Liverpool away, Bayern Munich at home, Lincoln City at home – three games in eight days, yet in reality it is so much more.

If Manchester United win their 3pm fixture at home to a Bournemouth side that has taken one point from its last six matches, then BT Sport’s top 4 clash will between the team in fifth versus the team in sixth. If United fail to win, then the pressure to capitalise on their slip-up will be just as great as the pressure will be to keep up with them if they do.


Anfield, then, will not be full of people with much patience for teams that both desperately need a result. With the away fan base calling for their manager to step aside, and the home fans wondering aloud as to whether they should be doing the same, it’s going to be very nervy on Saturday evening.

But even if Arsenal survive the inevitable and depressingly predictable reaction from a Liverpool team trying to redeem itself after a miserable performance at Leicester last Monday, and come away with a good result that keeps their Champions League qualification hopes on track, nothing is going to stop what happens when Arsenal’s first home game in 24 days kicks off.

Bayern Munich

It is a quirk of the fixture list that the first home game since Arsenal’s besmirching at Bayern Munich just happens to be Bayern Munich. Again. Arsenal have played, and won, since then, but the vast majority of their fans haven’t had a chance to give the team and the board AND the manager a piece of their mind.


There have been occasions when protests have been planned, and indeed made, but Tuesday will be different. Every time a protest was organised before, it was always made abundantly clear by the majority of fans in the stadium that they still had faith in the current management and the team that had been built by Arsene Wenger.

There are more protests planned for Tuesday night, and we can have no doubt that the number of fans involved will be largerĀ than in earlier instances. But over the past few years of infighting between Arsenal fans over the future of the club, there has always been a reluctance to having that argument during an actual game. The closest we got to such a display was last April, but even that got drowned out by a concerted effort from fans to show that they still believed, that they still had faith.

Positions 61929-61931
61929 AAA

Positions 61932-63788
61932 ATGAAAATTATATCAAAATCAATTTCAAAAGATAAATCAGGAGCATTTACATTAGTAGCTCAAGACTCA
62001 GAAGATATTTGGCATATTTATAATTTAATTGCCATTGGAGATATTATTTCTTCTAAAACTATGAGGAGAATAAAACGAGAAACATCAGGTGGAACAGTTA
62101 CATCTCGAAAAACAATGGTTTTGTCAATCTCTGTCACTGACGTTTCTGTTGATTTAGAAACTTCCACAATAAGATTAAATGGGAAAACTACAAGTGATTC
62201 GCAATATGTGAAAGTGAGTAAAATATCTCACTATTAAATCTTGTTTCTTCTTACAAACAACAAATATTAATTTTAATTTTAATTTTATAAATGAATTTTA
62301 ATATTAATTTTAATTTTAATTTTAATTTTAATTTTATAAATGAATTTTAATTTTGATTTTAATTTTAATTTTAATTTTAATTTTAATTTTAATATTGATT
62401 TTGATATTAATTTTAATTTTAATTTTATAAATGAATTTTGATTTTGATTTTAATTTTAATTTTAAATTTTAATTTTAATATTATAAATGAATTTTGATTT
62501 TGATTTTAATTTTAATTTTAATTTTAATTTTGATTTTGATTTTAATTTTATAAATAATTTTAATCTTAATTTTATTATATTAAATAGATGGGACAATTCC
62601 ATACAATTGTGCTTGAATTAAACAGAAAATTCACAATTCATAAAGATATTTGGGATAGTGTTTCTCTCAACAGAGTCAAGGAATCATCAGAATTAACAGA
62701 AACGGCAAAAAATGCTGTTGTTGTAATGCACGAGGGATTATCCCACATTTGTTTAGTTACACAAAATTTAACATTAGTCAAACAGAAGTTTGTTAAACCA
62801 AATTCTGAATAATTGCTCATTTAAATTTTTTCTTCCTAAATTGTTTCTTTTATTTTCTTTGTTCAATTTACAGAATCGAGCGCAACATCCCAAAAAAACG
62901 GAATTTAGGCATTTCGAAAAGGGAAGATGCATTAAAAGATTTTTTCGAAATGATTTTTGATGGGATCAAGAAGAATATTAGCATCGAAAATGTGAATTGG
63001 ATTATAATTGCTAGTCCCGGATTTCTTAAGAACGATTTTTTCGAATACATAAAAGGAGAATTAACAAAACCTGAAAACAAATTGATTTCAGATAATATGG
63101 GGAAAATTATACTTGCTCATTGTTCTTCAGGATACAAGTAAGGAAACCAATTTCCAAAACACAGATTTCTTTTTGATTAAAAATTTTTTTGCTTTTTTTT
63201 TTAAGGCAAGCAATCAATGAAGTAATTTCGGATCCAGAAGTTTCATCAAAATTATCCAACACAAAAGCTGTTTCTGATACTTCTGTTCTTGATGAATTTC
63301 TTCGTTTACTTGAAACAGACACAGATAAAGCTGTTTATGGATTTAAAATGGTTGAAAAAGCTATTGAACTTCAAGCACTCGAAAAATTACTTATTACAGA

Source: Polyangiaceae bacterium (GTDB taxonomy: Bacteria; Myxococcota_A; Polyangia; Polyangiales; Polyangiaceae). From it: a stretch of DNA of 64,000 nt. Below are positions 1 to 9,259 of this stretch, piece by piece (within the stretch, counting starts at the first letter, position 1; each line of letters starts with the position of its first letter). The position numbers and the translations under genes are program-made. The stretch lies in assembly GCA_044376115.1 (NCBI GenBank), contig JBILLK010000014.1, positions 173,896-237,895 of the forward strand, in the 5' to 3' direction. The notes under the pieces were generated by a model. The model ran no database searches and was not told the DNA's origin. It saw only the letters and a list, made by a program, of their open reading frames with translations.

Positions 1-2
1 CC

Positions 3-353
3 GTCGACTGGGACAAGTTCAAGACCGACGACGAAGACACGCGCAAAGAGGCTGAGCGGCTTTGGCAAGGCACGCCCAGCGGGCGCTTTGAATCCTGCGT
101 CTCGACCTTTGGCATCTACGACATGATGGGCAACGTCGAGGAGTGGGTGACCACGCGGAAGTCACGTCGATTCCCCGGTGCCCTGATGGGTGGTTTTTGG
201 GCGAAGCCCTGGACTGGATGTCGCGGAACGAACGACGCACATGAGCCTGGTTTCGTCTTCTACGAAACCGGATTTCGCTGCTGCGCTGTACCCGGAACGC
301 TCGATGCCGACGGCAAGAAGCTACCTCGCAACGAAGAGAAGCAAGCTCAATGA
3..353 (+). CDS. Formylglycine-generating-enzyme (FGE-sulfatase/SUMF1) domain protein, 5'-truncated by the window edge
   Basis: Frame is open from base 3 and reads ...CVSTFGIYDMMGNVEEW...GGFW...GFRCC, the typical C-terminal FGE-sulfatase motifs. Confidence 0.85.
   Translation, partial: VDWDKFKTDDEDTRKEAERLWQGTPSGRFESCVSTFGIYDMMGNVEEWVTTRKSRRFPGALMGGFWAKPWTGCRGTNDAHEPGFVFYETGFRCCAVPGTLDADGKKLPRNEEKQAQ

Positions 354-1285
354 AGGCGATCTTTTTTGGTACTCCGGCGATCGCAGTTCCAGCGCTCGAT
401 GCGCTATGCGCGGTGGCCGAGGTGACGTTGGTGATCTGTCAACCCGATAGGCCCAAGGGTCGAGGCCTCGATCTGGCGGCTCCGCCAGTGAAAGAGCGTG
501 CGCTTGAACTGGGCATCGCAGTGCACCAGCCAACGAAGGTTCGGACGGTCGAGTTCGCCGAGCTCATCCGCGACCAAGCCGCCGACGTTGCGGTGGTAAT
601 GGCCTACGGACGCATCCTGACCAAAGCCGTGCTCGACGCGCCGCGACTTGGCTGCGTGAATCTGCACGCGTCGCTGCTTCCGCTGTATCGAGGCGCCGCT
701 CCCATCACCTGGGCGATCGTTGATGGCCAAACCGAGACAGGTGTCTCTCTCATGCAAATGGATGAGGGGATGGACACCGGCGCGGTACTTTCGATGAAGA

Now, with that belief and faith seemingly misplaced, the same group of fans who have gone to game after game will now be asked to, once again, turn up and show their support, three and a half weeks after that support was repayed in the most depressing of fashion. And that group of fans will be greeted with a scoreboard that shows their team, the team that they suffer with every weekend, is already 5-1 down.

At the heart of every ‘Wenger In’ argument was the idea that he was the right man to bring the success that fans thought was possible at Arsenal, not just a Cup win or two, but League titles. At least one, anyway. European success would always be a bonus, but maybe, with a bit of luck and a kind knockout draw, Arsenal could win the big one.

But on Tuesday night, not only will Arsenal fans get a chance to vent their frustration at yet another season of broken promises and shattered dreams, but the team that burst that bubble so convincingly will also be in the Emirates Stadium, acting almost like the star prize that an unlucky contestant could’ve won on a Saturday night TV game show if only they had known what the capital of Macedonia was called (Skopje).

It’s going to take a lot of effort and, quite frankly, stubbornness, for anyone with an Arsenal affection to put themselves through the hassle of attending a midweek game, despite having no chance of gaining anything from it other than a slow, painless elimination from a competition that the club makes constant statements about being a top priority. It’s like going to the dentist, except you won’t get a lollipop at the end.

If Arsenal loseĀ on Saturday, it will be hard to escape the feeling that Arsenal’s season is over.

If that happens, then Tuesday’s game against Bayern will only be viewed in the stadium by those who care about the club and those who want to see change. 60,000 people, fed up with watching the same season pan out in front of their eyes for a decade, charged Category A prices to watch the team that disappointed them again play the team that illustrated just how far behind Arsenal still are.

There will, of course, still be a desire to cheer the team whilst in the stadium, but this will be done more out of duty than anything else. After all, the only reason any of us ever go to a game in the first place is to show how much we care about Arsenal, and how much we want to help support them. But with another league title run coming to a premature end, and a Champions League dream in the middle of being ruthlessly extinguished, what else will there be for a fan to do, other than show their frustration? [cont below]

Arsene Wenger may be uncertain as to whether he should stay or not, but Tuesday night will bring 60,000 voices into the discussion. A storm is coming…

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Gooner and below-average blogger who writes what he thinks, but sometimes doesn't think as he writes. Very occasionally makes a sensible point. Can be found on Twitter rambling away under the username @bradley08. May contain nuts.